Monday, August 13, 2007

So that's where the difference is

I was at a very interesting seminar and an interesting conversation afterwards.

When the Human Genome Project was completed everyone was surprised at how few gene there were. Only about 20-25,000 protein coding genes. It was not that much larger than that for much simpler organisms. So where was the greater complexity of humans and other mammals coming from? Where was the coding for the difference between human brains and those of other mammals?

People speculated that more complex organisms had much more complex regulatory systems in their genomes. Also splicing of different transcribed nucleic acid sequences together allows for an expanded proteome (suite of available proteins) from a genome that has not increased in size. The speculation is tha evolution mostly acts by affecting non-coding rather than coding DNA.

Now part of the regulatory apparatus is what are call micro-RNAs. These are short RNA sequences about 20-23 base pairs long. It was thought that there were several hundred and then thought that there were several thousand micro-RNAs in the cells of a given mammalian species.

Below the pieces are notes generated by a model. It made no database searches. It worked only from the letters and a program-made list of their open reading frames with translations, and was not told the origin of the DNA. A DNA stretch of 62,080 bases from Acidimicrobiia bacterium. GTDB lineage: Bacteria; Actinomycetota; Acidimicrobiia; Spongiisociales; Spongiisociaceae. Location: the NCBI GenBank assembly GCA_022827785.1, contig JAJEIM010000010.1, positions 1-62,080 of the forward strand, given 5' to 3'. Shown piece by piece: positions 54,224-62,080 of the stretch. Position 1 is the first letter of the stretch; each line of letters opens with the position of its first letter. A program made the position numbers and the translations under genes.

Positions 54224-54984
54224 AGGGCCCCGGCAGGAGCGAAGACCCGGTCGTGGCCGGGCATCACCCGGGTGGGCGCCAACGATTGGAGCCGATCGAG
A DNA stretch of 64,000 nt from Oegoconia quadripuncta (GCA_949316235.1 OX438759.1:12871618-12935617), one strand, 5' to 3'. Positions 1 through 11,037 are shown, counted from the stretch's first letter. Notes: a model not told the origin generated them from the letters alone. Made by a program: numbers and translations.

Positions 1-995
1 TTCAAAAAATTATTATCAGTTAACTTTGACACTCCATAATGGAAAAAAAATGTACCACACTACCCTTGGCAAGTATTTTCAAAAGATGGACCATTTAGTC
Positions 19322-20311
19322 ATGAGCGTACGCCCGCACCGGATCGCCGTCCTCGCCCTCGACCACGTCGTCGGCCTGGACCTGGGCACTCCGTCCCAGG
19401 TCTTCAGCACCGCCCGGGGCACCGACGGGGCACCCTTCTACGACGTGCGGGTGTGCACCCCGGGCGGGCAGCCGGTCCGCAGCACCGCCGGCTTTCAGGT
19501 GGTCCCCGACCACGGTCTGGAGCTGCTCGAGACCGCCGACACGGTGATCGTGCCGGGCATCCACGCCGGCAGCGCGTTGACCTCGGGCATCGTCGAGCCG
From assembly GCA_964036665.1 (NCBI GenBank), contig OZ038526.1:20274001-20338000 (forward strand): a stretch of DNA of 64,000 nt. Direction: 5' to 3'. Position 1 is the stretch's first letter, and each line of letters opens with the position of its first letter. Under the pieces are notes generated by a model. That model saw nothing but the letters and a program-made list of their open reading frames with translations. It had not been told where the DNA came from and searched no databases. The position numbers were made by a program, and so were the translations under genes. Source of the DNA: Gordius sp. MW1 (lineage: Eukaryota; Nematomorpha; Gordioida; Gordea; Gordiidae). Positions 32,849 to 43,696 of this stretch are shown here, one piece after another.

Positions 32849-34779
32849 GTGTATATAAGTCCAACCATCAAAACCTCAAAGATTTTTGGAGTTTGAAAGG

The talk I went to today was on estimating how many micro-RNAs there were in a given species. It turned out to be a lot. An awful lot. In a mouse they estimated that there were over a million micro-RNAs. Less complicated organisms had an order of magnitude or more less micro-RNAs. And what was really interesting was that humans had over three million different micro-RNAs. Nothing else came close.

Guess what they think most of the extra micro-RNAs in humans are doing? That's right. They are probably a major part of the plan of the brain.

We have known the genetic alphabet for about fifty years. This is finding that there was a whole chunk of the dictionary that was much bigger and more important than we thought it was.